Re: ctrl mappings don't work

On Sat, Jan 12, 2013 at 10:35:41AM +0000, frank wrote:
> >i'm not saying that it makes sense to remap ctrl-h/bs or ctrl-m/ret,
> >just that the offered explanation is bogus.
> You started with [...]
> "huh? slang/ncurses runs the tty in raw mode..."
> in a thread that clearly and explicitely refers to a graphic terminal issue.
what you are not getting is that this is utterly irrelevant.
slang/curses and therefore mc are pty clients under X, which makes this
equivalent to a "real" tty hosted directly by a virtual console.
consequently i'm talking about the raw mode of ttys/ptys (and NOT the
linux-specific KDGKBMODE ioctl), which you clearly didn't get despite my
not at all subtle hint.

> Finally there is no bogus explanation: keys intercepted by the
> terminal program cannot be redefined by MC or any other text mode
> application running under the terminal.
the thing is that the keys are not "intercepted" or "handled" by the
terminal at all (that is what would happen in cooked tty mode, where the
tty would use these keys for editing functions of the internal buffer).
they are just mapped to the same ascii codes as other keys. this means
that if mc didn't have the meaning of those codes hard-wired somewhere,
it would be perfectly possible to re-bind them. of course this would be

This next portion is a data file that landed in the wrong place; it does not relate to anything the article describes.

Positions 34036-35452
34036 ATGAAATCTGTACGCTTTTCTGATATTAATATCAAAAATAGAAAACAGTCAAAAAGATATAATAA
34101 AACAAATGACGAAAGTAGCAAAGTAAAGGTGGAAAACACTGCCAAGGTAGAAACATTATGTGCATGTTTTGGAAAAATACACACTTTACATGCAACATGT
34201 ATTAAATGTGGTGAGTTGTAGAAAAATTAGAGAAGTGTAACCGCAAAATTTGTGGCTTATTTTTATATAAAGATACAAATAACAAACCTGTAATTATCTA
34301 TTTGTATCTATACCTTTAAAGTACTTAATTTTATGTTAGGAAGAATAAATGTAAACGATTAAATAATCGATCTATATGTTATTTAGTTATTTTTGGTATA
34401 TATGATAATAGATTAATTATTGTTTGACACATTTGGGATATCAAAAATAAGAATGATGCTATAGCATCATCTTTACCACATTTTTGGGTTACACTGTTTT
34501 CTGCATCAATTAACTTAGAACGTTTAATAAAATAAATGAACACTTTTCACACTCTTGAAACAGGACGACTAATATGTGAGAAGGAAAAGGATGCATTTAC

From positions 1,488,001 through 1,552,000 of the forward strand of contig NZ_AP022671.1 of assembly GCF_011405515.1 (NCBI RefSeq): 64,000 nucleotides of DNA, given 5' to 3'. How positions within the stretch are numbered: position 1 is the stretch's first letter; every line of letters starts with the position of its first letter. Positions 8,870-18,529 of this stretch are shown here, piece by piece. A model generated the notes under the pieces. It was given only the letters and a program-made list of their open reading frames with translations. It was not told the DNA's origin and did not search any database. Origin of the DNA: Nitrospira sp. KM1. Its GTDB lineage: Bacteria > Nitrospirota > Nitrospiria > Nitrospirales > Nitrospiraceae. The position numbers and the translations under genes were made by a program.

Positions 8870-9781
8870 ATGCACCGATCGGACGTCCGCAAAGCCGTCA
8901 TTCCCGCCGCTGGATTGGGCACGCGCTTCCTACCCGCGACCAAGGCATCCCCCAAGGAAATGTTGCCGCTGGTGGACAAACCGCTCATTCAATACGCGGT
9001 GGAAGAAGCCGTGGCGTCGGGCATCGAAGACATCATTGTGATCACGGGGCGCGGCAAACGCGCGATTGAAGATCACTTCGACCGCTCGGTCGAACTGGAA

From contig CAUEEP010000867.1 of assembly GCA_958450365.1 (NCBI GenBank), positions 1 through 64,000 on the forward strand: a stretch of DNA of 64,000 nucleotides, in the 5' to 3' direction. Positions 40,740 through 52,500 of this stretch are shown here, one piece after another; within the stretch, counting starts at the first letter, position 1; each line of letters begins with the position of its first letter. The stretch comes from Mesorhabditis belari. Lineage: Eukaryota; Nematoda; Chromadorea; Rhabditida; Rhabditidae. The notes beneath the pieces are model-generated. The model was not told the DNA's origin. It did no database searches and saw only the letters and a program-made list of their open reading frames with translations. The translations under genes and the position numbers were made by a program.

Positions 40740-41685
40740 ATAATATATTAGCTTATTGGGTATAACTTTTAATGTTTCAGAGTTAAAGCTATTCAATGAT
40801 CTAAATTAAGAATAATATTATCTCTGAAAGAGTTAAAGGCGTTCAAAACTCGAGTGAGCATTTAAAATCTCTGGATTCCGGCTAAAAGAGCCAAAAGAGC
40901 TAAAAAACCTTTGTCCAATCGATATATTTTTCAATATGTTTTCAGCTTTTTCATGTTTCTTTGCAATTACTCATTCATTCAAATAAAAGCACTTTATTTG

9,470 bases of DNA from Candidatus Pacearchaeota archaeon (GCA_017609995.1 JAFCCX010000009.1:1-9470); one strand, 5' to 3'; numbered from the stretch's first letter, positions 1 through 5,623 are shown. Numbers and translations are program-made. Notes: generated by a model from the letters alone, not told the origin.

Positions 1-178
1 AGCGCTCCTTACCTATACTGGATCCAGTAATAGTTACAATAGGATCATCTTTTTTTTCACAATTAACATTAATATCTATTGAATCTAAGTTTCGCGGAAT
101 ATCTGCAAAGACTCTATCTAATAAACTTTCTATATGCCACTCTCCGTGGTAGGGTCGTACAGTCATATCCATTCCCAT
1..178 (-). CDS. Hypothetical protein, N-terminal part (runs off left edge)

of rather limited use, as then enter and backspace wouldn't work the
usual way, but that's not the point of my objection.

> If Marco wants to customise such keys, he will have to convince his
> rxvt-unicode first.
dunno whether this is possible with rxvt, but with xterm he could
actually do that, at the cost of making other applications which expect
the traditional keybindings not doing what the user expects.

the really crazy idea would be linking mc to a terminal emulator
(creating a second specialized executable, xmc). this would solve a
whole bunch of problems:
a) arbitrary key mapping
b) clean x selection support (we already have x clipboard support via
   xclip, but that's only half the deal)
c) proper session management integration without jumping through hoops
on a vt, a) can be implemented with a different backend, while b) and c)
are irrelevant.
when subcommands were called, the built-in terminal would host them
the usual way. the downside of that is that linux users typically think
they have a reason to use a particular terminal emulator (and in some
cases they actually have), so they wouldn't like mc forcing a choice on
them. consequently, a better solution would be standardized extended tty
escape sequences which allow tighter integration of text clients into
the windowing system despite the mediating tty emulator. i'm sure some
terminals already provide some of these features.

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